Neil Gaiman
By the time I finally finished writing The End of Science , I'd concluded that people don't give a shit about science.... They don't give a shit about quantum mechanics or the Big Bang. As a mass society, our interest in those subjects is trivial. People are much more interested in making money, finding love, and attaining status and prestige. So I'm not really sure if a post-science world would be any different than the world of today.
John Horgan (But What If We're Wrong? Thinking About the Present As If It Were the Past)
His Facebook post is pure Jamie: Hi all. I feel like a heel doing this over Facebook, but I can’t reach everyone by tomorrow. You’re all going to discuss me on Sunday, anyway. And in case you think my account was hacked, it wasn’t. As proof I’ll confess that I’m the one who broke Mom’s Christmas tree angel when I was seven. It was death by baseball, but I swear she didn’t suffer. Anyway, I have to catch you up on a few developments. I’ve taken the coaching job in Toronto, and I’ve declined my spot in Detroit. This feels like the right career move, but there’s something else. I’m living with my boyfriend (that was not a typo.) His name is Wes, and we met at Lake Placid about nine years ago. In case you were lacking something to talk about over dinner, I’ve fixed that problem. Love you all. Jamie
Sarina Bowen (Him (Him, #1))
The modern world, which denies personal guilt and admits only social crimes, which has no place for personal repentance but only public reforms, has divorced Christ from His Cross; the Bridegroom and Bride have been pulled apart. What God hath joined together, men have torn asunder. As a result, to the left is the Cross; to the right is Christ. Each has awaited new partners who will pick them up in a kind of second and adulterous union. Communism comes along and picks up the meaningless Cross; Western post-Christian civilization chooses the unscarred Christ. Communism has chosen the Cross in the sense that it has brought back to an egotistic world a sense of discipline, self-abnegation, surrender, hard work, study, and dedication to supra-individual goals. But the Cross without Christ is sacrifice without love. Hence, Communism has produced a society that is authoritarian, cruel, oppressive of human freedom, filled with concentration camps, firing squads, and brain-washings. The Western post-Christian civilization has picked up the Christ without His Cross. But a Christ without a sacrifice that reconciles the world to God is a cheap, feminized, colourless, itinerant preacher who deserves to be popular for His great Sermon on the Mount, but also merits unpopularity for what He said about His Divinity on the one hand, and divorce, judgment, and hell on the other. This sentimental Christ is patched together with a thousand commonplaces, sustained sometimes by academic etymologists who cannot see the Word for the letters, or distorted beyond personal recognition by a dogmatic principle that anything which is Divine must necessarily be a myth. Without His Cross, He becomes nothing more than a sultry precursor of democracy or a humanitarian who taught brotherhood without tears.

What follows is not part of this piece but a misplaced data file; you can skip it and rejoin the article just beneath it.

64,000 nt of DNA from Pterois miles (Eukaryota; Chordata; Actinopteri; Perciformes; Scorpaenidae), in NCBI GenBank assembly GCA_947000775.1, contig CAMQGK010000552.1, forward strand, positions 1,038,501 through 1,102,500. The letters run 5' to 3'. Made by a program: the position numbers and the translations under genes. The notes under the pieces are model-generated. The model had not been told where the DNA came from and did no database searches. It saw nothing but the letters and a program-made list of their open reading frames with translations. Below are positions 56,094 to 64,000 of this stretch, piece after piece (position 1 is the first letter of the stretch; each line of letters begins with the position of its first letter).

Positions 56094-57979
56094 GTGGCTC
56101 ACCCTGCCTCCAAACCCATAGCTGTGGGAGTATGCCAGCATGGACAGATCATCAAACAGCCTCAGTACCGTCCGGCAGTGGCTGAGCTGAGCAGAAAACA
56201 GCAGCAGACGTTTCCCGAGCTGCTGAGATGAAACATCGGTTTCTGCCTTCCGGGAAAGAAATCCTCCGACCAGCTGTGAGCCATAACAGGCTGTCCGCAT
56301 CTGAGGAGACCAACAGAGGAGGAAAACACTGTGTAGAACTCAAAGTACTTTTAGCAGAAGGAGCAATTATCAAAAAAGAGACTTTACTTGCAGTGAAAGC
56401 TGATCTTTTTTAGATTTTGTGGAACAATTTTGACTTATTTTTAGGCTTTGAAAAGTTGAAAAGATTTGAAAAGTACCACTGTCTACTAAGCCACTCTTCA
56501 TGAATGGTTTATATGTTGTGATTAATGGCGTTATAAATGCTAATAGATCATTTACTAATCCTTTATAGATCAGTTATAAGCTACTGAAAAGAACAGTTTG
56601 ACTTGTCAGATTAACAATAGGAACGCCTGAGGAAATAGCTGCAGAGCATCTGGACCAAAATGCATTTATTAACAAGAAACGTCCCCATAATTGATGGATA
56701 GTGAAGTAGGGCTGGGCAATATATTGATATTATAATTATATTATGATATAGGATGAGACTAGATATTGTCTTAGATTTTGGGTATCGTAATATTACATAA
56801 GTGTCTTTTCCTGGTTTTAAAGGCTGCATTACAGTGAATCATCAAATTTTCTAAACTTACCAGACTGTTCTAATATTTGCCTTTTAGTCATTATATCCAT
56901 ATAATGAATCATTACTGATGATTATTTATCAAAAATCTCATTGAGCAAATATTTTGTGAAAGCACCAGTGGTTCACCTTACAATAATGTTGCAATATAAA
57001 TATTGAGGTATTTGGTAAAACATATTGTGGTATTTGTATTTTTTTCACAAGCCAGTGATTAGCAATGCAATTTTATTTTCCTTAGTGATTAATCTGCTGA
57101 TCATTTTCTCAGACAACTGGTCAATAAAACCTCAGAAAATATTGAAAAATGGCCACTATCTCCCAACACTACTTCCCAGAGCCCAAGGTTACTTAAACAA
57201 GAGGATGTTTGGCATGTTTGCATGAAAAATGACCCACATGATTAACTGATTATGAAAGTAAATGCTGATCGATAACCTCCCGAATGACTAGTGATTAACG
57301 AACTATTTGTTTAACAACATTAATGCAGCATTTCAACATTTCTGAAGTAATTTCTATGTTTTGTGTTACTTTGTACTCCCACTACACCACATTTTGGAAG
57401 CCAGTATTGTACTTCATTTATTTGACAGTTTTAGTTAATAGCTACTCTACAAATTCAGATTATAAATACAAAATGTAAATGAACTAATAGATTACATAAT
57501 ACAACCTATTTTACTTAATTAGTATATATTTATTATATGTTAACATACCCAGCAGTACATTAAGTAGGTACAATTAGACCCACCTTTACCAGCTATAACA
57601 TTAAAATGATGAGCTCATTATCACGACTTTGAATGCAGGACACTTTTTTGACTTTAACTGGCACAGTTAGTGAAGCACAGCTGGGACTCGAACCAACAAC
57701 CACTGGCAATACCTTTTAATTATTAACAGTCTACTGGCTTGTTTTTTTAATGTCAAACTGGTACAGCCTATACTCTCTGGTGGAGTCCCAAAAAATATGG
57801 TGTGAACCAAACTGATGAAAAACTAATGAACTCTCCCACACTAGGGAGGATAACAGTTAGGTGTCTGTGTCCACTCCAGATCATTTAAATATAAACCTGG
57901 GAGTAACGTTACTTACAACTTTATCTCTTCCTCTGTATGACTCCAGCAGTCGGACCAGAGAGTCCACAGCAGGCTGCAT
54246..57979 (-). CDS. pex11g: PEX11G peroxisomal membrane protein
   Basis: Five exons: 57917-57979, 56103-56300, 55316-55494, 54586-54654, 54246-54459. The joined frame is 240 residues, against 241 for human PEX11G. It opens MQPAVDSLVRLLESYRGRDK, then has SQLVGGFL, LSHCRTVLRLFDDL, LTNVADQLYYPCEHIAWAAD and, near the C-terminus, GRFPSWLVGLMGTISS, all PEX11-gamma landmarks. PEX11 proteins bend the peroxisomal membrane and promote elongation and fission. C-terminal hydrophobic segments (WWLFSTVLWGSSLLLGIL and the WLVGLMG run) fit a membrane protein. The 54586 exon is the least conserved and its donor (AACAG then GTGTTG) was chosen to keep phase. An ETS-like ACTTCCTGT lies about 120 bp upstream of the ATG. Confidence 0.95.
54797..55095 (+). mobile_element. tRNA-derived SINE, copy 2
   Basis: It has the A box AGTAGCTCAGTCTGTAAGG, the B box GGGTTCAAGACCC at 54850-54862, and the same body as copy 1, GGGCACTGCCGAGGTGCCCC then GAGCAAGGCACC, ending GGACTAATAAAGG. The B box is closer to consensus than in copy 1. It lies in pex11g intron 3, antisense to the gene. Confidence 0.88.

Fulton J. Sheen (Life of Christ)
‎'After a few seconds, I knew Tuesday was listening. He locked into my eyes, and a calm came over him that I had never seen before. Maybe the part of him that wanted love opened up. Maybe he realized, finally, that this wasn't like any rela tionship he'd had before. He had been on a treadmill, racing toward each new handler but always ending in the exact spot: alone. He didn't know I was the mission he'd been training for, but at that moment, at the very least, he realized I needed him. And maybe I realized, in my heart and in my head, that this was a two-way relationship and he needed me too. All I know for sure is that when I looked up, everybody was staring at us. Staff, dogs, veterans, everybody. Even the photographer had lowered his camera. Lu Picard told me later that we were together for five minutes, although I could have it was thirty seconds at the most. 'What was that about?' she asked, as Tuesday and I walked post, side by side. 'We're okay now.' I told her. 'We reached an understanding.
Luis Carlos Montalván
Good morning on the 7th of July. while still in bed my thoughts turn towards you my Immortal Beloved, now and then happy, then sad again, waiting whether Fate might answer us. – I can only live either wholly with you or not at all, yes, I have resolved to stray about far away until I can fly into your arms, and feel at home with you, and send my soul embraced by you into the realm of the Spirits. – Yes, unfortunately it must be. – You will compose yourself, all the more since you know my faithfulness to you, never can another own my heart, never – never. – Oh God why do I have to separate from someone whom I love so much, and yet my life in V[ienna] as it is now is a miserable life. – Your love makes me at once most happy and most unhappy. – At my age, I would now need some conformity regularity in my life – can this exist in our relationship? – Angel, I just learned that the post goes every day – and I must therefore conclude so that you get the l[etter] straightway – be patient, only through quiet contemplation of our existence can we achieve our purpose to live together – be calm – love me – today – yesterday. – What yearning with tears for you – you – you – my life – my everything – farewell – oh continue to love me – never misjudge the most faithful heart of your Beloved L. Forever thine forever mine forever us.